Originally released on cassette, in 1995, this is actually considered to be a demo. This is rather amazing, considering the improved sound quality. The production is still raw and necro as hell, maintaining a very obscure atmosphere, but it is among the clearer recordings left behind by this musical movement. The riffs are fairly easy to understand, though things get a little muddy at times. The drumming stands out from the rest, just enough to be followed well, but not so much that they come off as disjointed or separate from everything else. As one might expect, the vocals are kind of high in the mix, but it works well within the overall sound.

The bulk of the music is built around extremely dreary guitar riffs and tormented screams. This possesses an atmosphere similar to early Mütiilation or Burzum, with the focus on conveying pitch-black negativity to the heart and mind of the listener. Things are often carried out at a brooding pace. Even when the drumming speeds up, the guitar melodies carry on in a hypnotic manner, never really approaching anything that could be called intense. Feasts is the sort of album that would serve well as a soundtrack to a nightmare. There is something downright unsettling about some of the riffs, giving you the feeling that you have been pulled into Hell. The songwriting also includes elements that are similar to the works of Vlad Tepes and Belketre, such as some of the old school rhythms and more traditional passages. Good examples of this can be heard in "Deadsex" and "The Last Supper". This adds to the unique feel of the material, while also helping it to be that much more memorable.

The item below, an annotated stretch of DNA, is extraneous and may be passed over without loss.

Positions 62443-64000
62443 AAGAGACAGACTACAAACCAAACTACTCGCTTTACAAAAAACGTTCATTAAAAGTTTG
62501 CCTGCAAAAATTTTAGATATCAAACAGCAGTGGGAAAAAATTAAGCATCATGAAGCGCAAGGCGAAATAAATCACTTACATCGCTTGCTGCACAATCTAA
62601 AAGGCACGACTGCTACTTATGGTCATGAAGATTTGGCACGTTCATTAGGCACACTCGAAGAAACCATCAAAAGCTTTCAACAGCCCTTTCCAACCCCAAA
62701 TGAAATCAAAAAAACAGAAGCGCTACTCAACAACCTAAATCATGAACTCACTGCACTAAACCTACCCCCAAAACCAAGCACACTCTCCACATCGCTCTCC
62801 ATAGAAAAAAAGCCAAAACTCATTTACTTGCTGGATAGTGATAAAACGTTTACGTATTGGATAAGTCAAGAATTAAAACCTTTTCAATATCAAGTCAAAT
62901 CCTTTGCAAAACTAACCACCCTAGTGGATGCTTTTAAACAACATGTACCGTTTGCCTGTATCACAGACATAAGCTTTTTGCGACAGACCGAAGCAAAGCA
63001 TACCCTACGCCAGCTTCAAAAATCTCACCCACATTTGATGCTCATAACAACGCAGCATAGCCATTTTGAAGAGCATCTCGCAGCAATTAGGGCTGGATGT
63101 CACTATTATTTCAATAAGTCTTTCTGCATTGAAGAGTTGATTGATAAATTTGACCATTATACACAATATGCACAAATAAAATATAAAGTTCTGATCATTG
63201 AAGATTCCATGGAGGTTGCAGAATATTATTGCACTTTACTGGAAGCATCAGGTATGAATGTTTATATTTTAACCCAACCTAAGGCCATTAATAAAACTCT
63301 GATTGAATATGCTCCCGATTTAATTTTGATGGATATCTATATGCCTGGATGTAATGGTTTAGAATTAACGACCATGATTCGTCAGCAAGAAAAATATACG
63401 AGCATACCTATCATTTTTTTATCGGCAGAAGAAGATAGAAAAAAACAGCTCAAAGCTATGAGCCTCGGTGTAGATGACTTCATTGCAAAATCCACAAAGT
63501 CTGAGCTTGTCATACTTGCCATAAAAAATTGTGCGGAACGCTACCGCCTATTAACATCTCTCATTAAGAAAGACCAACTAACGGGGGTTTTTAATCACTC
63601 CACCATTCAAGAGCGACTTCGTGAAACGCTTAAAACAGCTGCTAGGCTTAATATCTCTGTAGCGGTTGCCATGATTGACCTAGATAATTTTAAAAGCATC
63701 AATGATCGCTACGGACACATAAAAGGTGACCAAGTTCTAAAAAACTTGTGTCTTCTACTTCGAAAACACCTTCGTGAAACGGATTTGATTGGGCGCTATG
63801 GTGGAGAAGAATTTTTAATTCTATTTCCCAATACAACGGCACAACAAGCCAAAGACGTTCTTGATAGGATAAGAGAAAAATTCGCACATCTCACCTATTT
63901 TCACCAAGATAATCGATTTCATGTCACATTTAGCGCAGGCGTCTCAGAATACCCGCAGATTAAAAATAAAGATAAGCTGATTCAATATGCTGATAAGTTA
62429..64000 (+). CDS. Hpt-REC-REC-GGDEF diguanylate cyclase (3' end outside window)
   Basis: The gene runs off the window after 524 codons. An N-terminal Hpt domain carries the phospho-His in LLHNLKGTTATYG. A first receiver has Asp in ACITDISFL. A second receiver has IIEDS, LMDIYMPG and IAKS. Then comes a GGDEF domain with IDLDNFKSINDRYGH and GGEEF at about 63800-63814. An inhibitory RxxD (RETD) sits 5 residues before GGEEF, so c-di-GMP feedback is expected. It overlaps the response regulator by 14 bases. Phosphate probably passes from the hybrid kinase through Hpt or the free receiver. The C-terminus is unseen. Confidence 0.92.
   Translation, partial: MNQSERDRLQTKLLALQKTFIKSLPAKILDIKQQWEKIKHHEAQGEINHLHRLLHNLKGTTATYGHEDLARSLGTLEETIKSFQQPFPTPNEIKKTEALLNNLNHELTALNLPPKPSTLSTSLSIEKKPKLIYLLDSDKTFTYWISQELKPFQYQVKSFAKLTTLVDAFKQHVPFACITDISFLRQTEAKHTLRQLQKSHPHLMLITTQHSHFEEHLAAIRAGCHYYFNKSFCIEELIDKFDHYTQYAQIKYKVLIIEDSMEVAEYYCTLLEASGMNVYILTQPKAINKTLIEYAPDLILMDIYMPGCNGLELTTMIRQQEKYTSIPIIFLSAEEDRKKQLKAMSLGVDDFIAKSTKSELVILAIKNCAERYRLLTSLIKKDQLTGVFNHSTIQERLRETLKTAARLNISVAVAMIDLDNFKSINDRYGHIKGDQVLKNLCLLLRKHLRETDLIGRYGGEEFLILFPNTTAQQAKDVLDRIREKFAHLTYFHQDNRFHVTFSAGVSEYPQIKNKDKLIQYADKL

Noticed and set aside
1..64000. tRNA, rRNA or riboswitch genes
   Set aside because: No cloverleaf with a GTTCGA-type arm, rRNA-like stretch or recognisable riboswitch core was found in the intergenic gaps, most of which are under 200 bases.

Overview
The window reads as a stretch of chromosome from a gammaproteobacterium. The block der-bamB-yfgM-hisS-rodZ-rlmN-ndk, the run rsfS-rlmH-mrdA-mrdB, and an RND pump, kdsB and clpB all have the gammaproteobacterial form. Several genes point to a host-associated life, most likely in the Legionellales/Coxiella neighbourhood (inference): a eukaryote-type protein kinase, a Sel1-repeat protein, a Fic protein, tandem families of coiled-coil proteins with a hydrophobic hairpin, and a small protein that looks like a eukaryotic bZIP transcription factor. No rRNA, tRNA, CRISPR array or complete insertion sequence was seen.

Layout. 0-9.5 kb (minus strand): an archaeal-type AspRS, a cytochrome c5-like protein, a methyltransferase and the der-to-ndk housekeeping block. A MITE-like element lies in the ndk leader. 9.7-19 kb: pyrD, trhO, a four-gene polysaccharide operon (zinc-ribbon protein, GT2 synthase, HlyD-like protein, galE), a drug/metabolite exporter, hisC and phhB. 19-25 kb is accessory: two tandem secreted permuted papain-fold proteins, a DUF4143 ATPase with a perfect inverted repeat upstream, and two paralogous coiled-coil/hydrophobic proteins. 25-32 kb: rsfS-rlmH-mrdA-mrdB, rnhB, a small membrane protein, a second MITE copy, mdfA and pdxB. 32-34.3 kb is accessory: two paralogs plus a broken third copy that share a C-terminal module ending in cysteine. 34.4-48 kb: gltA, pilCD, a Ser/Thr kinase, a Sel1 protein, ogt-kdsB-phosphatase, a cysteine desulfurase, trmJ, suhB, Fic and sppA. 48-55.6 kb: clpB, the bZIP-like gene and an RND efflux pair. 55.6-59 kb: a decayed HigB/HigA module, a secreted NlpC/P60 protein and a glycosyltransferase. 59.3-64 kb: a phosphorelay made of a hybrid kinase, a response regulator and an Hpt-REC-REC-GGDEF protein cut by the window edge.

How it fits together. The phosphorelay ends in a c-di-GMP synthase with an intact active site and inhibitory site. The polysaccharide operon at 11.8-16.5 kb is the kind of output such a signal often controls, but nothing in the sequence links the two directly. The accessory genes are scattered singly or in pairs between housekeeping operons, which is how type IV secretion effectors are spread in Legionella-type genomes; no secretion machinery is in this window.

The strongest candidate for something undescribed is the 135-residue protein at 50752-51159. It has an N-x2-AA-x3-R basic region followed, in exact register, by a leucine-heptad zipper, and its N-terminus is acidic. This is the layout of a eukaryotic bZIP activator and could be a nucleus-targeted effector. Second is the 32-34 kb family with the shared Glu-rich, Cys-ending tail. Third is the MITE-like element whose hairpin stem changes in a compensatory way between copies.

Feasts is one of the better releases from the LLN, in every way possible, and is definitely essential for fans of Vlad Tepes, Mütiilation, Belketre, Torgeist, etc. Even those into I Shalt Become will, most likely, appreciate the bleak and miserable content of this album. This recording cemented Black Murder as one of the most important bands to ever emerge from the French underground and I, for one, feel as if I have been robbed for not hearing it sooner. Avoid the same horrible fate and seek this out now.

Monday, February 20, 2012

Vlad Tepes - The Return of the Unweeping Moon (1994)

Released in early 1994, The Return of the Unweeping Moon is the third demo tape from Vlad Tepes. One of the most notable members of the French Black Legions, alongside bands like Mütiilation and Torgeist, Vlad Tepes plays a rather unique style of raw Black Metal that shows a strong sense of songwriting and a firm connection to the band's old school roots. While the best example of their sound can be heard on the March to the Black Holocaust split with Belketre, the other various recordings are worth hearing, for hardcore fans of this band / style.